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At Sundance, hopeful directors will do anything for a break

PARK CITY, Utah -- So this kid accosts me last Thursday night while I'm standing in the lobby before the Robert Altman film.

"You gotta see my film," he says, pulling a videocassette from the depths of his goose-down parka.

"I just can't," I say. "Believe me. People try to give me tapes six times a day. I'm here to see the movies, and I don't have a VCR, and there's no room in my luggage, and besides, I can't review a movie that isn't going to open anywhere."

"But this is a great film," he says.

"I hope it is," I say, "and when it opens in a theater, I hope I agree with you."

"But it's only 20 minutes! So how long would it take for you to see it?"

"Twenty minutes," I say, after a quick mental calculation. "But like I said. . ."

"Yeah, yeah," he says.

"So now you probably think I'm a seven-letter word."

"No," he says, "but someday I'll be a great director, and I will remind you of this moment."

"Good luck," I say. "No, really."

At that point, the story should end. If it did, it would be like a dozen other conversations I've had here at Sundance, where the Sun-Times is not paying my expenses so that I can sit in my room watching home videos by kids who are gonna be great someday. But this story doesn't end there.

Saturday afternoon, I'm standing in the coffee shop of the Yarrow Inn, a motel where they hold press screenings. There is a large-screen TV behind me. It's tuned to ESPN. I'm talking to the three stars of a movie named "The Outfitters." They're all sitting in front of the fireplace: Paul Le Mat ("American Graffiti," "Melvin and Howard"), Danny Nucci ("The Rock") and Sarah Lassez.

A voice in my ear says: "All you have to do is turn around. My movie is on the TV set."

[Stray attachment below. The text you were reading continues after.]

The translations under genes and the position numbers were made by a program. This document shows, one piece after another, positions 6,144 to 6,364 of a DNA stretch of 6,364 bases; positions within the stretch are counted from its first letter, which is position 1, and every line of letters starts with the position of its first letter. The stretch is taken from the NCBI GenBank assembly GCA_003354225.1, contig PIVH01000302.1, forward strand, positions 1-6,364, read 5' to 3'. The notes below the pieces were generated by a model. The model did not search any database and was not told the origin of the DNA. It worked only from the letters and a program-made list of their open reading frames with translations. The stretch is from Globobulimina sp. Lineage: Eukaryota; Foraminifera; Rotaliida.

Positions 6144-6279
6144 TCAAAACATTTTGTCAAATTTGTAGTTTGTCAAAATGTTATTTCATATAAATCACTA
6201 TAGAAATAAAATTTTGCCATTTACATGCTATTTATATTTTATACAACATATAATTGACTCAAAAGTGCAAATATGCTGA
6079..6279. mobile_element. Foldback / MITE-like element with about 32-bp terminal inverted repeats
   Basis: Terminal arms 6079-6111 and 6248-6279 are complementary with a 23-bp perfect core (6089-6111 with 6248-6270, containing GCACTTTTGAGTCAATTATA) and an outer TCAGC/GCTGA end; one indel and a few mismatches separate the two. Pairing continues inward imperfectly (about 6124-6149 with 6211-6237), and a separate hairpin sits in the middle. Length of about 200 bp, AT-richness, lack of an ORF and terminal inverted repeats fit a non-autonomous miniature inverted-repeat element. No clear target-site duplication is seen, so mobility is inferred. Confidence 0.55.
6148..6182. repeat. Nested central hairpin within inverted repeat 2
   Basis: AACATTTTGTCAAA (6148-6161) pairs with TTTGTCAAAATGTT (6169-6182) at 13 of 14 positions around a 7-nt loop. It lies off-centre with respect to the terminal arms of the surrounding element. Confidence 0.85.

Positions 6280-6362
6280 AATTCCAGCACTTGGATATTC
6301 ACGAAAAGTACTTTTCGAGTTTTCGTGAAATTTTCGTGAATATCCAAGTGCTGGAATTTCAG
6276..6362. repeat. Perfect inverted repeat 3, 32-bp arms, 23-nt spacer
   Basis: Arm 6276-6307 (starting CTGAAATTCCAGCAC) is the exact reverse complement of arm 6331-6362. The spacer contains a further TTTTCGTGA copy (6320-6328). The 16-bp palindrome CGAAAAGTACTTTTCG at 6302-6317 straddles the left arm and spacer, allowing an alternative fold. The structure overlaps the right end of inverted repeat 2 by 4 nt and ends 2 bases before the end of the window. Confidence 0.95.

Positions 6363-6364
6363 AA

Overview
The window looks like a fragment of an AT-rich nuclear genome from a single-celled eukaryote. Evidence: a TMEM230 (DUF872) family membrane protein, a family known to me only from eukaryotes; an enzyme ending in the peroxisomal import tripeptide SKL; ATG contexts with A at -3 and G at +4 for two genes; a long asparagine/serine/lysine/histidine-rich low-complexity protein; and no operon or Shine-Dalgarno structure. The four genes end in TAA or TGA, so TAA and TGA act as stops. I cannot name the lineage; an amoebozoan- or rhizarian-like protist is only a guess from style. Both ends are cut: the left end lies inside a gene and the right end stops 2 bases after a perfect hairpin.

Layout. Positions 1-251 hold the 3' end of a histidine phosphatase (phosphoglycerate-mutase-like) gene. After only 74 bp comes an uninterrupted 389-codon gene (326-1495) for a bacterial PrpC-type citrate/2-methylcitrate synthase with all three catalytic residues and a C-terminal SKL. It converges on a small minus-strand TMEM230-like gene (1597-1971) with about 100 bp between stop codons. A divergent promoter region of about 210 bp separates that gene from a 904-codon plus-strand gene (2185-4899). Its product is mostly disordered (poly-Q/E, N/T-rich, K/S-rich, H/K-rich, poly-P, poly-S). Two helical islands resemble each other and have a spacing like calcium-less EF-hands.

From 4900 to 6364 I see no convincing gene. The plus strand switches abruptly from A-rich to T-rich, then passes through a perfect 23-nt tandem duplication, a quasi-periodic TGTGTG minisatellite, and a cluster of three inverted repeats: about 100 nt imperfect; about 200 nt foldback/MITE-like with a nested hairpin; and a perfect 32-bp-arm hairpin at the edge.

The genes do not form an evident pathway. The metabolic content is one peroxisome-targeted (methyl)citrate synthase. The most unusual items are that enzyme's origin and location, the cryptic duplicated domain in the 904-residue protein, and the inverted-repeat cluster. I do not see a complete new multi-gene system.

It's the kid. The giant screen TV is no longer tuned to ESPN. Now we are looking at "Bobby Loves Mangos," and it says "A Film by Stuart Acher."

"What'd you do? Bribe the manager?" I ask.

"Kind of," he says.

"But I have to go to a press screening in 10 minutes," I say.

"I'll have them hold it for you," he assures me. "I work here."

"Hold it?" I say. "They're not gonna keep three dozen people waiting so that. . ."

"Don't miss the opening scene," he says.

It takes a certain unrelenting determination to pitch your project at Sundance. Ordinary social inhibitions do not apply.

I sit down next to Danny Nucci. We look at the screen.

A school principal arrives at work. His secretary gives him a package. He goes into his office. It is a videocassette made by one of his students, named Bobby. Bobby is currently about 8 years old, but on the tape looks about 40. It is a tape from the future. Bobby wants to warn the principal about a school bus accident that is going to happen the next Friday. Fifty students will be killed. Bobby will survive only because he eats mangos, which he's allergic to, and so is kept home from school.

"This looks like a professional film," I say quietly to Nucci.

"Look at the editing," Nucci says. "He knows where to put his camera, how to move around, when to go in for a closeup."

The story continues. "This is really good," I whisper to Nucci. Le Mat looks over and nods. I look around. There is now a crowd of maybe 15 people watching the TV. They're absorbed in the story. It's a fascinating premise, and it develops like "Twilight Zone -- The Movie" meets "Groundhog Day."

Finally I have to rush to the press screening. I tell Acher he is obviously a director of professional caliber. I'm almost late for the screening. They're not holding it for me.

Afterward, I come out into the hallway, and there's Acher again. He wants to know if I want to see the rest of the film. I would, I say, but right now I have to go to another screening.

I get some facts. He's 22 years old, the film was his thesis project at Boston University, "and two companies are interested." (At Sundance, the phrase "two companies are interested" is automatically attached to every unsold project.)

I walk into the lobby of the Yarrow and run into David Eick, a senior vice president of the USA Network. He's here looking for stuff. I tell him about the kid and his film. Eick is intrigued. We go back into the coffee shop. The kid talks the manager into putting the film back on the TV again. As I leave, Eick is watching it, with Acher right next to him.

Will Eick buy it as a short? Will he offer Acher a deal to develop it as a made-for-TV feature? Will Miramax hear about it and start a bidding war? Will Stuart Acher become a great director? There are a million stories at the festival, and this is one of them.

Roger Ebert

Roger Ebert was the film critic of the Chicago Sun-Times from 1967 until his death in 2013. In 1975, he won the Pulitzer Prize for distinguished criticism.

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